Rolls-Royce’s eighth generation Phantom is a very real marvel, says Simon de Burton...
The fact that Rolls-Royce sets up a summer studio at Porto Cervo shows that the celebrated marque’s management has its finger well and truly on the boating pulse. More than a few superyacht owners will already have written cheques for Rolls-Royce’s new flagship, production of which is now under way in the UK with first deliveries having taken place this January.
The latest Phantom is the eighth iteration of the celebrated model that first appeared in 1925, making it the longest running nameplate in automotive history. The previous version, now known as the Phantom VII, was launched in January 2003 and, while still the leader in a class of one, was showing its age with its BMW-based underpinnings and overly old-school interior.
The P7’s replacement, however, is the most up-to-date “premium luxury” car on the market with its aluminium space frame chassis, four-wheel steering, 6mm double-glazed windows and doors that close at the touch of a button.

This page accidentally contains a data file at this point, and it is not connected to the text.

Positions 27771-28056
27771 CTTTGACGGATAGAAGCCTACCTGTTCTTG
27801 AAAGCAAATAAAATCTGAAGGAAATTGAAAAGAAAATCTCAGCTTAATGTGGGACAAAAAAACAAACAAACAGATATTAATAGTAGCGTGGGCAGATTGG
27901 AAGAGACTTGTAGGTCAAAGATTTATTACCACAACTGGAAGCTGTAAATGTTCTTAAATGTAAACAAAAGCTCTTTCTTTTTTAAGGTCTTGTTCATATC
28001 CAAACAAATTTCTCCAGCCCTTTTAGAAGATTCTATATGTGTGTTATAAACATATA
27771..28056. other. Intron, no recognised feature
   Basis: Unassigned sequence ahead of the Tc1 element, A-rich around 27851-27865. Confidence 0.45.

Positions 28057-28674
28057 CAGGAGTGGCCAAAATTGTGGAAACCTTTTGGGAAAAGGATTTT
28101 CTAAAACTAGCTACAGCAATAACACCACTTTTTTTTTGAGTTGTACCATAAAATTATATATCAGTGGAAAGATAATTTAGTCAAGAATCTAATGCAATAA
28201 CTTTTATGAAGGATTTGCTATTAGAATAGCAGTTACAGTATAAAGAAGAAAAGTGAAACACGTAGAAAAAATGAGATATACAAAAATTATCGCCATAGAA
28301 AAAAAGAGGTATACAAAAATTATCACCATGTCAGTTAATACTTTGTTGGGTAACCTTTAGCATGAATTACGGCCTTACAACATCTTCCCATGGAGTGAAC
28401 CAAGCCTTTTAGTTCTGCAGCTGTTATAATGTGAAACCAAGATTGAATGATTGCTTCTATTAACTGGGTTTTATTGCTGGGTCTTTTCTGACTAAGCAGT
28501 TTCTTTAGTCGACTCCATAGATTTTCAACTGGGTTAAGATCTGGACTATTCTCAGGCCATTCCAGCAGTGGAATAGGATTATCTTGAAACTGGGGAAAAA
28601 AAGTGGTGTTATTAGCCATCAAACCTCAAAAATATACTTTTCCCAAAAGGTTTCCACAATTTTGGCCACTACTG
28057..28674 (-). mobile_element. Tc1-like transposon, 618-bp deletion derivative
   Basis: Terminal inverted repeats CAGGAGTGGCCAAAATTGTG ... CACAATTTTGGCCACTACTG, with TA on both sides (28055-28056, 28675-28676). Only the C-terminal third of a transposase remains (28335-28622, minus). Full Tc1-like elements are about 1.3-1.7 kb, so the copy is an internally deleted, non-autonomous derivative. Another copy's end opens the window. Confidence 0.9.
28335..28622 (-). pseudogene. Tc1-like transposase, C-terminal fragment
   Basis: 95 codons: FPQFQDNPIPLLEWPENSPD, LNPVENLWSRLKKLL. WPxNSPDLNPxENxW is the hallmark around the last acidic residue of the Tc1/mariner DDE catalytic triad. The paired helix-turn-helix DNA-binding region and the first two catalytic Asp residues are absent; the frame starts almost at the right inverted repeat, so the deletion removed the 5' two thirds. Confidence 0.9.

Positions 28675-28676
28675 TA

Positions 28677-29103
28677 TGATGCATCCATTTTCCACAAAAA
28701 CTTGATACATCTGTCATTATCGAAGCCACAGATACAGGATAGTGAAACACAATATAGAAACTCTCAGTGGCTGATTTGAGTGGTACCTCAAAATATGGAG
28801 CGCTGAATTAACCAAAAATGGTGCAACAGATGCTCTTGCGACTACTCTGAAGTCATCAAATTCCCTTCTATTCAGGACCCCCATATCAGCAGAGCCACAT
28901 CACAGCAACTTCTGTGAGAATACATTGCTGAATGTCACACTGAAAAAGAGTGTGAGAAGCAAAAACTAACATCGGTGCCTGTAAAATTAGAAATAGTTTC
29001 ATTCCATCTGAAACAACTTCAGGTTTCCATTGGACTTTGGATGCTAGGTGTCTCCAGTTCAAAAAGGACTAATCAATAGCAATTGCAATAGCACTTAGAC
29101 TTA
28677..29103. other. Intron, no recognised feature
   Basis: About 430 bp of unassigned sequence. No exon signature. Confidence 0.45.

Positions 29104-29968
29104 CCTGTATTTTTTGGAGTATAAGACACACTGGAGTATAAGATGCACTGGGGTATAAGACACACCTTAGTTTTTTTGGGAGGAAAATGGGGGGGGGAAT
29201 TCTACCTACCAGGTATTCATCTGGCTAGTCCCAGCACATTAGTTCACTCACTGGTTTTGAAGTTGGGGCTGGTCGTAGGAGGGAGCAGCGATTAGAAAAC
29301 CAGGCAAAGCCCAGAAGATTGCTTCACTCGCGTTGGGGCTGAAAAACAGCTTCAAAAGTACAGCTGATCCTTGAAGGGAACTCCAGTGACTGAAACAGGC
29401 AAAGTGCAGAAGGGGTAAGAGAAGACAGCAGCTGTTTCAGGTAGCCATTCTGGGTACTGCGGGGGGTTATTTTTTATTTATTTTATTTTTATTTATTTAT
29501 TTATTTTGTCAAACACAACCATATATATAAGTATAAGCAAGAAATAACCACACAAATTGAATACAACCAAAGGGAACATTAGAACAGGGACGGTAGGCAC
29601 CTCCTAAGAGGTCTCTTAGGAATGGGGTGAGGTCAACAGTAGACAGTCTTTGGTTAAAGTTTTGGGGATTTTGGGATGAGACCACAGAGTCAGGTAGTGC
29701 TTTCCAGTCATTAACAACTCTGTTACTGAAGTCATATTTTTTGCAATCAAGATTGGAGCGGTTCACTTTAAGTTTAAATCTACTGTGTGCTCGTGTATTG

Under its enormous bonnet (the car itself measures a tender-like 5.9 metres in length) whispers 6.6 litres of twin-turbocharged V12 that puts out 563hp and a staggering 900Nm of torque, making for progress that isn’t just effortless, it’s downright insouciant.
Throw in 130kg of sound-deadening material, specially made Continental tyres filled with foam to neutralise road noise, and an interior that almost entirely insulates occupants from the outside world and you have, quite simply, a limo that lives up to Rolls-Royce’s long-standing claim to make “the best cars in the world”.
The new Phantom has a base price of £360,000, although the marque’s sky’s-the-limit personalisation service (that the large majority of buyers take advantage of) means most cars will leave the factory in Goodwood, West Sussex, at around £1 million.
Part of that will be accounted for by the unique feature of the Phantom’s sleek new interior called the Gallery, a length of toughened glass that houses the instruments and extends across the dashboard to create a showcase for a bespoke work of art. Examples already commissioned feature oil paintings, a gold-plated DNA map and stems of porcelain roses, but “patrons” may have virtually anything they desire. You could even ask for a 3D model of your superyacht resting peacefully at anchor in Porto Cervo.
From £360,000, rolls-roycemotorcars.com